If they didn’t have an easy time uniting the party, why should he? That seems to be the thinking of Liz Truss and Boris Johnson, with their support for a rebellion against Rishi Sunak’s plans to keep in place the current ban on onshore wind farms.
Truss’s ally Simon Clarke tabled an amendment to remove the ban on Wednesday 23 November – barely 24 hours after the government had to delay voting on the Levelling Up and Regeneration Bill because of a separate rebellion over housing targets.
That Sunak supported the ban during his leadership campaign over the summer (in a contest that he lost) is not assuaging any of the rebels. For his predecessors – both of whom retain a large contingent of supporters within the party – to rebel so openly is a serious blow to Sunak’s precarious authority.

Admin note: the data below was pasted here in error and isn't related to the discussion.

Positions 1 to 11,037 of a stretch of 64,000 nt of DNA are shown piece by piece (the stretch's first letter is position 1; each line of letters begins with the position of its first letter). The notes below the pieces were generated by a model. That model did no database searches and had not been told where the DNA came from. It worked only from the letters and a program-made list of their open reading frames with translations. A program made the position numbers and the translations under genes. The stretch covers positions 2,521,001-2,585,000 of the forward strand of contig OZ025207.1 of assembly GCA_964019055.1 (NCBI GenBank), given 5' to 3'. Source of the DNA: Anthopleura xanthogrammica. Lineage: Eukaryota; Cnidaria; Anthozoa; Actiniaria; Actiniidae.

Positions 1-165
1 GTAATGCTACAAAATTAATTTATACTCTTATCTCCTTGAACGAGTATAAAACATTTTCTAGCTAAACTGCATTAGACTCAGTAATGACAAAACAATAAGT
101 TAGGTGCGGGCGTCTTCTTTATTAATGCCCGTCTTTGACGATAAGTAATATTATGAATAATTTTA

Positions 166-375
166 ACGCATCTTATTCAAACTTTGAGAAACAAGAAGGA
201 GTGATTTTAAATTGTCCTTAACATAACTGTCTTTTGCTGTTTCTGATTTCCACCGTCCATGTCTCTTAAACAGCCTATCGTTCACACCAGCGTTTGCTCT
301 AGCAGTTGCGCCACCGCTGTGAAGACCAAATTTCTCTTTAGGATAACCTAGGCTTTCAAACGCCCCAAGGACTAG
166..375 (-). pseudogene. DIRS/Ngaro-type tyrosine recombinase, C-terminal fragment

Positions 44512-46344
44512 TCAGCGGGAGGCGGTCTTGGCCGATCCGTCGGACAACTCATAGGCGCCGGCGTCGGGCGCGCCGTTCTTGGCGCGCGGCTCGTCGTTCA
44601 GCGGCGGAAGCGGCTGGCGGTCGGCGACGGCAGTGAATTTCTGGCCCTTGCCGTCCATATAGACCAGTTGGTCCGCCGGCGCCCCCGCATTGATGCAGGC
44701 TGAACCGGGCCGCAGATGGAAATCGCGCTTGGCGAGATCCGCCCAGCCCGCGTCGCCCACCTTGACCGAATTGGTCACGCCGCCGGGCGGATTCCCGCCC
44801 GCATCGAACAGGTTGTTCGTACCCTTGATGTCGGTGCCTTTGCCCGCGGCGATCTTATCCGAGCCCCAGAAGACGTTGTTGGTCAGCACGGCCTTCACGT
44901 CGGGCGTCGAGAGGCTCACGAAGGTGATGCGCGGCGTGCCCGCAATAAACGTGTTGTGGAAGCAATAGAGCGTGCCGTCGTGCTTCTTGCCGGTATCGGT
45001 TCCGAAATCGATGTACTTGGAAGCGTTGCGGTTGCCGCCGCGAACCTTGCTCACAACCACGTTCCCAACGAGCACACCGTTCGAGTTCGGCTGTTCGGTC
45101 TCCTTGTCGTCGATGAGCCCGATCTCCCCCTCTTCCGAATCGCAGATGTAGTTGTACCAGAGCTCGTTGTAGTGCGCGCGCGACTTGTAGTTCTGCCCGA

A picture is building of what the next two years will look like for Sunak. The government is going to struggle to get legislation through parliament. So much of what Sunak can do is dictated by the size of his depleted working majority in the Commons, which stands at 69. That means only 35 Conservative MPs need to rebel to defeat the government.
In less volatile times, a working majority of 69 would give the government ample room to pass legislation. But amid the chaos of the past nine months Tory MPs have become habitual rebels. The whipping system has been weakened. They’ve now had to vote for three competing, unfulfilled versions of Conservativism under three prime ministers.
Even just on onshore wind, MPs have been asked to support the ban, then to oppose it, then to go back to supporting it again. And once MPs rebel, they’re more likely to do so again.
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